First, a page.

So when things fail some things will rise excessively and somethings will fail. My father purchased a Jag because during the depression things like that had no value. A loaf of bread on the other hand had much higher value. So don’t expect fair devaluing and learn how to make your own quick foods from scratch.

    The trick to doing well is perspective. If you knew how bad it is going to be – lets say you went on a time machine and saw, then when you don’t experience the same level of pain as others, THEN … then things aren’t so bad.

    Its about the bear thats attacking you. You are not out running the bear just your friend … nice knowing you

    #7689

    Gravity
    Participant

    Under global hyperbolic marketing,
    price functions are composed of two value gradients; equity and novelty.
    The principles of equity and novelty govern all value in the universe,
    integrating analytic and dialectic utility of all possible ontological mutables in the eternal cycle of revaluation.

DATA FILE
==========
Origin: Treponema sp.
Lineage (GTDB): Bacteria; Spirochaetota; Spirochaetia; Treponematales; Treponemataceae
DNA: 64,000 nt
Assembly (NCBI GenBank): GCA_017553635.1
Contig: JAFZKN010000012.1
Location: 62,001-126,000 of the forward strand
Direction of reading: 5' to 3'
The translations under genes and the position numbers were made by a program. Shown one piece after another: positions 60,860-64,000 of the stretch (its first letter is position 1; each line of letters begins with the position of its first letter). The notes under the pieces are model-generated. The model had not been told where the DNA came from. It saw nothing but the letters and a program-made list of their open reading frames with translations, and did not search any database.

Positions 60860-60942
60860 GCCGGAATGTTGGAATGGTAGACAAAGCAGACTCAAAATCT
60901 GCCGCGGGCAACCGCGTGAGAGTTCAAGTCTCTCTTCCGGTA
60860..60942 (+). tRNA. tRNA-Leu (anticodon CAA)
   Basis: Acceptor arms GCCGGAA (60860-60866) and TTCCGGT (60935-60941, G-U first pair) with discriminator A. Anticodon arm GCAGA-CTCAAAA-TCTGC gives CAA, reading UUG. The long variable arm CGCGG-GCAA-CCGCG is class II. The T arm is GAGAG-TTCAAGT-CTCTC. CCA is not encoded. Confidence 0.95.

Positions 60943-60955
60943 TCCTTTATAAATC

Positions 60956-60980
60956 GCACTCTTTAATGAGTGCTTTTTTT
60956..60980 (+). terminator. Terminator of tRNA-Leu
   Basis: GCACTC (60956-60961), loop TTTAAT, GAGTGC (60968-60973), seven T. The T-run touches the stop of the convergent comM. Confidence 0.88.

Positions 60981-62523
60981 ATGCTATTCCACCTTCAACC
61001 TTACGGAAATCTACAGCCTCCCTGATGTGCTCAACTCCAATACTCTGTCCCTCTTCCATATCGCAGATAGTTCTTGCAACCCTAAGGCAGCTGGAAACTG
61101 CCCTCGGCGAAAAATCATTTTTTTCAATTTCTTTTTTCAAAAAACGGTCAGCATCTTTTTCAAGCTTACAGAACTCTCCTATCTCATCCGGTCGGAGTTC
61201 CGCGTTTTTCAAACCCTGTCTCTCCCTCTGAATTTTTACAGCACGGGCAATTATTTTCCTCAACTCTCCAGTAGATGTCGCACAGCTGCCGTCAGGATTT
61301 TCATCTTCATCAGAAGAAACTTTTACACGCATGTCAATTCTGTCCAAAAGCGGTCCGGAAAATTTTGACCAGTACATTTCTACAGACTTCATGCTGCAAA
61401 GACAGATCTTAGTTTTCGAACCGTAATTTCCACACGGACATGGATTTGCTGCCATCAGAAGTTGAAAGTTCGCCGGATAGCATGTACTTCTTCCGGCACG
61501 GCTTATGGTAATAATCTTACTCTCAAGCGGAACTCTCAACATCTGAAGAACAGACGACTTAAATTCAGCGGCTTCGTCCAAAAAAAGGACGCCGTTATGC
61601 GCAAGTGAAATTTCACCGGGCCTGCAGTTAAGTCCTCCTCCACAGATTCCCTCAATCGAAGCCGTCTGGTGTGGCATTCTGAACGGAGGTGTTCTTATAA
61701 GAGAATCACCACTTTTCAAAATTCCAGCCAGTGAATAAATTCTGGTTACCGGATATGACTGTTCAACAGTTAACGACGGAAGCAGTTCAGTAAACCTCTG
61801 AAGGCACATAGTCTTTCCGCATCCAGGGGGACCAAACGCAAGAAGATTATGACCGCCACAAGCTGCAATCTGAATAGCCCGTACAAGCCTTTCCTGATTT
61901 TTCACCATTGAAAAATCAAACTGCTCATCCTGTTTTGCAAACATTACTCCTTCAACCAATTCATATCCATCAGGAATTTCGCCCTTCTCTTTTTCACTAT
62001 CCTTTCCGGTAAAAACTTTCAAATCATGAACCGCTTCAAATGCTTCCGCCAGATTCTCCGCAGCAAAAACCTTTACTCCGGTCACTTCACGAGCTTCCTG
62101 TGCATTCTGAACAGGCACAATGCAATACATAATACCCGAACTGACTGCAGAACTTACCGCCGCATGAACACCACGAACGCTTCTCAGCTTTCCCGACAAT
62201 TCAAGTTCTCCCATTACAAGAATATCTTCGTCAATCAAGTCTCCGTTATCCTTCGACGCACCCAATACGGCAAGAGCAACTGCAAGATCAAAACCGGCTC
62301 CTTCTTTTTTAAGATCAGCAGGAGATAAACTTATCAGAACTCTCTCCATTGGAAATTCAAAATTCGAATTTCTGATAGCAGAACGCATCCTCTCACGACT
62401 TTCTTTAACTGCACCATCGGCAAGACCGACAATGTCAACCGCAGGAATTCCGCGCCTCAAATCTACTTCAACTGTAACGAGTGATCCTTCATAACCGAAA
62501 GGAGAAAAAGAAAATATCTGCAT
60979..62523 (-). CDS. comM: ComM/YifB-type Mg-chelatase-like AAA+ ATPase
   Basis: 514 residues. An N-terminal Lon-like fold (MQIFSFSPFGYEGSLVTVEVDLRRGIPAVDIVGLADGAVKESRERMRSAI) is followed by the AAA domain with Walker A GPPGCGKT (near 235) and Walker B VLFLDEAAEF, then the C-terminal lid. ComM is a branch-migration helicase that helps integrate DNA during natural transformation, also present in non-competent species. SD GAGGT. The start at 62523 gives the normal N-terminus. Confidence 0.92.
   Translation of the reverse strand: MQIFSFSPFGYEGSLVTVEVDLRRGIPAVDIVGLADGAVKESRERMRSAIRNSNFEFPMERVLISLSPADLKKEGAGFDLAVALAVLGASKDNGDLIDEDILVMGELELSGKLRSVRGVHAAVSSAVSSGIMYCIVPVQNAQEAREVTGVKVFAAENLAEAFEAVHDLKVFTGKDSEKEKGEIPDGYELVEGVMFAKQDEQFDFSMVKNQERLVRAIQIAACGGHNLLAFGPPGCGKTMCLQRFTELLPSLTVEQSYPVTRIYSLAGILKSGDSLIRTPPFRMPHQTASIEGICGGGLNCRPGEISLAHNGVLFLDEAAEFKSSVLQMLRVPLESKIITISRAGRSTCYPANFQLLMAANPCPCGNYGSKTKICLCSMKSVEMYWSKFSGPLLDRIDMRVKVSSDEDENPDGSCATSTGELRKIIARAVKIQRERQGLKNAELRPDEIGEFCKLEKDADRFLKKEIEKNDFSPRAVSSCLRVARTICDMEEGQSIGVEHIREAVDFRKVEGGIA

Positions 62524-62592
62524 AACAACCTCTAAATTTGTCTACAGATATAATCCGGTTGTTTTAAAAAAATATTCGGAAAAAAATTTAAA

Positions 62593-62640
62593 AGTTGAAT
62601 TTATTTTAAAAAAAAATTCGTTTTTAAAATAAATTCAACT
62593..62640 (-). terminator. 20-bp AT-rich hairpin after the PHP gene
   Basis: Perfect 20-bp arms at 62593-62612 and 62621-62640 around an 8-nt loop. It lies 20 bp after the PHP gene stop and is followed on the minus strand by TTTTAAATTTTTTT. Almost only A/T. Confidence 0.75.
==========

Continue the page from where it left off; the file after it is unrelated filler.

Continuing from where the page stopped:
All utility functions are bounded by value gradients of equity and novelty. Equity is compiled from fairness/justice, all equity is fair, otherwise its plunder.

    Relativity of equity predicts price dilation and utility contraction at sufficiently accelerated velocity of money, yet price curvature of a monetary surface allows no ideal free market to exist at sub-infinite monetary velocity.
    In an actual market-fluid, a single penny in circulation produces hyper-inflation at infinite velocity, yet infinite money causes no inflation at zero velocity. Price curvature is relative to velocity, delineating supply/demand ratios. Money becomes unmoveable at sufficiently high equity, unmarketable waste at sufficiently low equity, money has zero novelty value inherently, except in pricing power.

    Due to the relativity of equity, death can only be a marketable product if assigned a constant value of sufficient novelty, thus completing the set of marketable mutables as countably infinite, yielding universal fair value.

    Assume a spiral rotating in a circular motion,
    with the centre everywhere and the parameter everywhere on average, especially intersecting the centre.

    You are feeling very recursive.
    When you awaken, you’re a mortal living algorithm.

    #7775

    Mark T
    Member
    #7776

    Mark T
    Member
    #7818

    gurusid
    Participant

    Hi Folks,

    For those interested in giving feedback on how the site ‘looks and feels’ please go to this thread:

    TAE 3.0: What do you want to see?

    Thanks,

    L,
    Sid.